I remember this date, all right. I was scheduled to do a three hour CLE legal ethics seminar in Rhode Island on the 13th, and all the flights were cancelled. The bar association assumed I would cancel too, but I’m a “The show must go on” guy, and I said, “I’ll be there if I have to drive all night.” And I drove all night.
1. This date also had significance in the history of misguided utilitarian solutions to the problem of racial disparities. In his June 1974 ruling in Morgan v. Hennigan, U.S. District Judge Arthur Garrity held that Boston’s geographically segregated public schools created de facto school segregation that discriminated against black children. He ordered the busing of African American students to predominantly white schools and, punishing innocents for “the greater good,” white students to black schools. Forced busing began on September 12, and was met with massive protests, particularly in South Boston, the city’s main Irish-Catholic neighborhood. Protests continued unabated for months, and many parents, white and black, kept their children at home. In October, the National Guard was mobilized to enforce the federal desegregation order.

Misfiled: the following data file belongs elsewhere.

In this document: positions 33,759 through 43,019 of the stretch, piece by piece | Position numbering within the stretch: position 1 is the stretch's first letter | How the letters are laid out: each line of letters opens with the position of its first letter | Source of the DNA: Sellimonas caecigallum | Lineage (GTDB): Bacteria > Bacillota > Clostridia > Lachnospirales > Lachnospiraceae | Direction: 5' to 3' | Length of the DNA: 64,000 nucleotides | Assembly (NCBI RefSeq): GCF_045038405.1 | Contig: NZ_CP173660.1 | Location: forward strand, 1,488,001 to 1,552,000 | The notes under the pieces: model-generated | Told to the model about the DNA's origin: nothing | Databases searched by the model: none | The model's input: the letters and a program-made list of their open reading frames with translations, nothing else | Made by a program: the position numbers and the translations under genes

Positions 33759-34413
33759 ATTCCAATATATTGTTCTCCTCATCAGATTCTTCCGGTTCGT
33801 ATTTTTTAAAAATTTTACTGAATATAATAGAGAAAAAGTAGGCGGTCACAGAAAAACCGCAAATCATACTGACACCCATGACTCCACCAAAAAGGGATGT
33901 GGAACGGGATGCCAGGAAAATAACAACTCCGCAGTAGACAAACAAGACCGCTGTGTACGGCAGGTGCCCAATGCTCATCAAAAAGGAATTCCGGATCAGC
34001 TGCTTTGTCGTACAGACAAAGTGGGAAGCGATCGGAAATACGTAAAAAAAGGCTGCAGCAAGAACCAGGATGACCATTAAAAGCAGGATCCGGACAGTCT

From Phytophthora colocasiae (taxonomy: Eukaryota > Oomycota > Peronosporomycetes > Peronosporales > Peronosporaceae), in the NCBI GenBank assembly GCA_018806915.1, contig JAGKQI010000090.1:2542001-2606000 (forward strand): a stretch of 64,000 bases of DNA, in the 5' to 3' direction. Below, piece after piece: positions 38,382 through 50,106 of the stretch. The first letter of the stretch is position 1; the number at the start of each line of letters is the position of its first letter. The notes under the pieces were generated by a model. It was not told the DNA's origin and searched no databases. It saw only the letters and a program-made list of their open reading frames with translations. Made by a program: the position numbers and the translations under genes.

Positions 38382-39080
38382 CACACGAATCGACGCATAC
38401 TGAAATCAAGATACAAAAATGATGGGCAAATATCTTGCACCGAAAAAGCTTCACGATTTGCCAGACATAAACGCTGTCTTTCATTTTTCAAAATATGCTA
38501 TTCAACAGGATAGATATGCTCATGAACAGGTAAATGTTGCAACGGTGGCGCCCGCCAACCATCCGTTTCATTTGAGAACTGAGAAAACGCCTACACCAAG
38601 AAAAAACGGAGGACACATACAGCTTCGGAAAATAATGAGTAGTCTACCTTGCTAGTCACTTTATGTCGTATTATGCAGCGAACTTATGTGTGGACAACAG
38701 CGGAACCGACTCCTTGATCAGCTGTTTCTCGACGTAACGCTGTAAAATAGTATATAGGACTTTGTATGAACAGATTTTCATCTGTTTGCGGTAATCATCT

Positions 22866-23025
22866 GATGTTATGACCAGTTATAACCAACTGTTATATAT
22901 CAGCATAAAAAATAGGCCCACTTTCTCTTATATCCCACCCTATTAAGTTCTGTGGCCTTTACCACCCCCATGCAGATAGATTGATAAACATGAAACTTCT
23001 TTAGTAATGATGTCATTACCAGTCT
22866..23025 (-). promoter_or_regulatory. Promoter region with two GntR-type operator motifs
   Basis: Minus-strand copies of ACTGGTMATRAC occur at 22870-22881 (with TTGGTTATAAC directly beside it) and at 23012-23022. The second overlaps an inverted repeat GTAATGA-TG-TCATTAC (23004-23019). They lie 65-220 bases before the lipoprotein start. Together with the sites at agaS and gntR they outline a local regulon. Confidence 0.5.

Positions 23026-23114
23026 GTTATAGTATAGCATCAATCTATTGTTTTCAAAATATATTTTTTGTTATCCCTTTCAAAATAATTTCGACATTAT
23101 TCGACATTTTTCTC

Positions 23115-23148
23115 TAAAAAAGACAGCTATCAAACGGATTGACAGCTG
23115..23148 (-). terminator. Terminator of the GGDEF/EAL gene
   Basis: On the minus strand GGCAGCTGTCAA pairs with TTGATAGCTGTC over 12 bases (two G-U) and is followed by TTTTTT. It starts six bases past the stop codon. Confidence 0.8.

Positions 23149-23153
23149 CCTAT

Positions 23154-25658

The rest of the story: Boston’s draconian and unfair busing plan lasted for fourteen years, and (those who fail to learn from the mistakes of the past are doomed to repeat them) didn’t work. Racial divisions were exacerbated, parents pulled their children out of public schools, and many families moved to the suburbs. Continue reading